Love vs. Sex: so what’s the difference?

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When Fifty Shades of Grey was released to the cinemas, people around the world proclaimed that what Christian and Anastasia were engaging in was completely love (WHAT?!? Some of you may ask). To be honest it is a very common pattern in entertainment media! Whenever I watched the latest Glee episode during high school I’d know a couple was in the making when making out came into the picture. Even when the news tabloids gossip about a celebrity hooking up with that new guy, everyone starts speculating if they are in a relationship. In the 21st Century this is how we know a couple is professing their love to the world, because the message we have been fed through the influence of media is this: love equals sex.

From a very young age I believed it too: that in order to develop and maintain love in a relationship I had to initiate some sort of sexual excitement. But after years of living this fallacy, I slowly realised the truth: love and sex are not the same thing. We are living in a world that is distorting the true picture of what love and sex really are, blurring the line between the two.

So, what’s the difference?

When I looked up the word love on the American Heritage dictionary it was defined as a tender affection for another. I really wanted to dig even deeper and searched up the word affection, which was defined as a tender fondness for another. I ended up reading the definition of fond[ness]. It was the same abstract description based on feelings. I personally am a very emotionally inclined person, but I truly wanted to know about what it means to love someone, and thinking of love as a tender feeling just didn’t feel right. What they were defining sounded more like a feeling of attraction than love itself. Feelings fade as time goes by, so if I didn’t “feel love” for another by the American Heritage dictionary’s definition I must have just fallen out of love!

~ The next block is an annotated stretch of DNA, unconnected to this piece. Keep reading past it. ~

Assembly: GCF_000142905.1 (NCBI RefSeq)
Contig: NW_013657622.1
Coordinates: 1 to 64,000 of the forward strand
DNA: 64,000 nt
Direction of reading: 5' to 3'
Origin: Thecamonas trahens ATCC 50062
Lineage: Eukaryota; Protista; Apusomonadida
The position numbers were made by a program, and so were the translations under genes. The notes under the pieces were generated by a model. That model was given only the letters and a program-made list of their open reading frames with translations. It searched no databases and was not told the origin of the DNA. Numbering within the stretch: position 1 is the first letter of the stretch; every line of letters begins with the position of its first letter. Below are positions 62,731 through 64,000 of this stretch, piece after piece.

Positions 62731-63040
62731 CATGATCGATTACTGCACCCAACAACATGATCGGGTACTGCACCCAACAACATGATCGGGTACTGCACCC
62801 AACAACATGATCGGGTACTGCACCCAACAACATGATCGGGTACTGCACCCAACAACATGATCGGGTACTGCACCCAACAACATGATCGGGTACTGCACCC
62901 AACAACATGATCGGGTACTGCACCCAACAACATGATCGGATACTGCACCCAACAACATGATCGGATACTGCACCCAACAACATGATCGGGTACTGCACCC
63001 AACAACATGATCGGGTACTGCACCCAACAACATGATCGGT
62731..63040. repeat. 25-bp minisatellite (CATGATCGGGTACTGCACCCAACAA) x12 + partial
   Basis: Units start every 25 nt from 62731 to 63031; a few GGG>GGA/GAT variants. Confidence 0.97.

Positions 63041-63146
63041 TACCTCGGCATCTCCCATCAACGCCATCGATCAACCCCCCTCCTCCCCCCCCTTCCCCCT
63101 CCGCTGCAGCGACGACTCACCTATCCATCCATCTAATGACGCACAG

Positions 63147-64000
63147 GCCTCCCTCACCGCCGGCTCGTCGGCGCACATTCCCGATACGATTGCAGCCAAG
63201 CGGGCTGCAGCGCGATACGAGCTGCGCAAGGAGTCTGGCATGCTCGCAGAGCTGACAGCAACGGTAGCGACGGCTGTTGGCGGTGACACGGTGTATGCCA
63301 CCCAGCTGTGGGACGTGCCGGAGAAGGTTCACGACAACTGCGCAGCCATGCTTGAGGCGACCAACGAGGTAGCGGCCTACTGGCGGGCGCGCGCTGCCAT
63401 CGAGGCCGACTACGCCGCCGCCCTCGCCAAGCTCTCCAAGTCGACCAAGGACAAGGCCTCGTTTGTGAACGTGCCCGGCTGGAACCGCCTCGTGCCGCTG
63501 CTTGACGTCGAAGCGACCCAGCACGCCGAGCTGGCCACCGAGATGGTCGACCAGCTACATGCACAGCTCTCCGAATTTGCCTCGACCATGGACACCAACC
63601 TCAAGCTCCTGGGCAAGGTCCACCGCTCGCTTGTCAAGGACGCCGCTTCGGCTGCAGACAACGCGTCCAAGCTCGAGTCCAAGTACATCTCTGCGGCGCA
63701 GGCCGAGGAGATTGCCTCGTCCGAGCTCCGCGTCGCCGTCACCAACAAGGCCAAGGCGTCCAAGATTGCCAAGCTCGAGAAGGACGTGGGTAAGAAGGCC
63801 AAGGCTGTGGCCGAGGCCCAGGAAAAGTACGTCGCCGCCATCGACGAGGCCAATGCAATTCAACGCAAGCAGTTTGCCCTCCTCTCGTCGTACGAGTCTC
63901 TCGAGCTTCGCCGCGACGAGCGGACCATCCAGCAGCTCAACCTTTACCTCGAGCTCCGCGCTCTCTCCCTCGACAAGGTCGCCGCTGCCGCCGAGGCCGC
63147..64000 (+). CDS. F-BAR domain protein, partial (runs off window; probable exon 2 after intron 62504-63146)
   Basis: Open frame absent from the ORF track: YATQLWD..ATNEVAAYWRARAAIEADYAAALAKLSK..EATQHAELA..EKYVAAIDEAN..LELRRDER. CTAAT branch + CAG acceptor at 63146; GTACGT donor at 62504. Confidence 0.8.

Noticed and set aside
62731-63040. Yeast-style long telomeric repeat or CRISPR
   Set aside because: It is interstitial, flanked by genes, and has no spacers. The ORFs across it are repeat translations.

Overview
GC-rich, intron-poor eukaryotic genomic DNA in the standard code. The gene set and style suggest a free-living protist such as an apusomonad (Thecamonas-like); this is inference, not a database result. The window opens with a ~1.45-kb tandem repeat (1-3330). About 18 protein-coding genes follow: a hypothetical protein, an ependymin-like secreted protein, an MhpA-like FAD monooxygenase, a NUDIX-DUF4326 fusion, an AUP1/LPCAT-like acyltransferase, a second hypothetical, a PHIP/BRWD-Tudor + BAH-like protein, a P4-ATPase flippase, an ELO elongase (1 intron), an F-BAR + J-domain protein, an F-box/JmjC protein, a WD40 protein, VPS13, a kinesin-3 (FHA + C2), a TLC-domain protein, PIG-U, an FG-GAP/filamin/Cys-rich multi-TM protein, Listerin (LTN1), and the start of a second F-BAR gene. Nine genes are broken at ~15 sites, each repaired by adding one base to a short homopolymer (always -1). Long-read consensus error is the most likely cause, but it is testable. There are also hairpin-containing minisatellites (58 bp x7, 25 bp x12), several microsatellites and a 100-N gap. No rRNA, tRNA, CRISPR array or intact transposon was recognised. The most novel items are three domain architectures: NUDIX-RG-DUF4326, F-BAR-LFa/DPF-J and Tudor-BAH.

So after years of learning about God’s plan of love this is the tangible definition I have come to recognise:

Love (lŭv) n.
An act of vulnerability and self-giving; it is a consistent act of continually placing someone else’s wellbeing before your own self-interest
.

This is exactly what Saint Paul was describing love to be to the Corinthians! That love is vulnerable because it is patient and kind; that love is self-giving because “it does not insist on its own way”; that love is caring because “it does not rejoice in wrongdoing, but rejoices in the truth” of one’s dignity as a child of God; that love is consistent because it bears, believes, hopes and endures all things (1 Corinthians 13: 4-7).

The very first time I encountered this definition of love without even realising it was when I was invited to attend a bioethics talk by a Catholic doctor who described sex in just one sentence:

“Sex is the physical expression of love between a married man and a woman, and that ultimate unity between two people in love creates a new life.”

HOLD ON (you may be saying) but you said that love and sex are not the same thing!

Yes, I said that and I truly meant it. Let me explain:

Sex is a physical language that is expressed after love has been developed and matured and after that true love has been professed before God in the sacrament of matrimony. Developing and maturing love precedes the act of sex. But if love and sex were the same, then it would also work the other way around. This is not the case, because although sex IS part of the equation of love, it is NOT a catalyst for love to develop. Love is what needs to be developed and matured before sex can come into the picture to strengthen the bond between a married man and woman.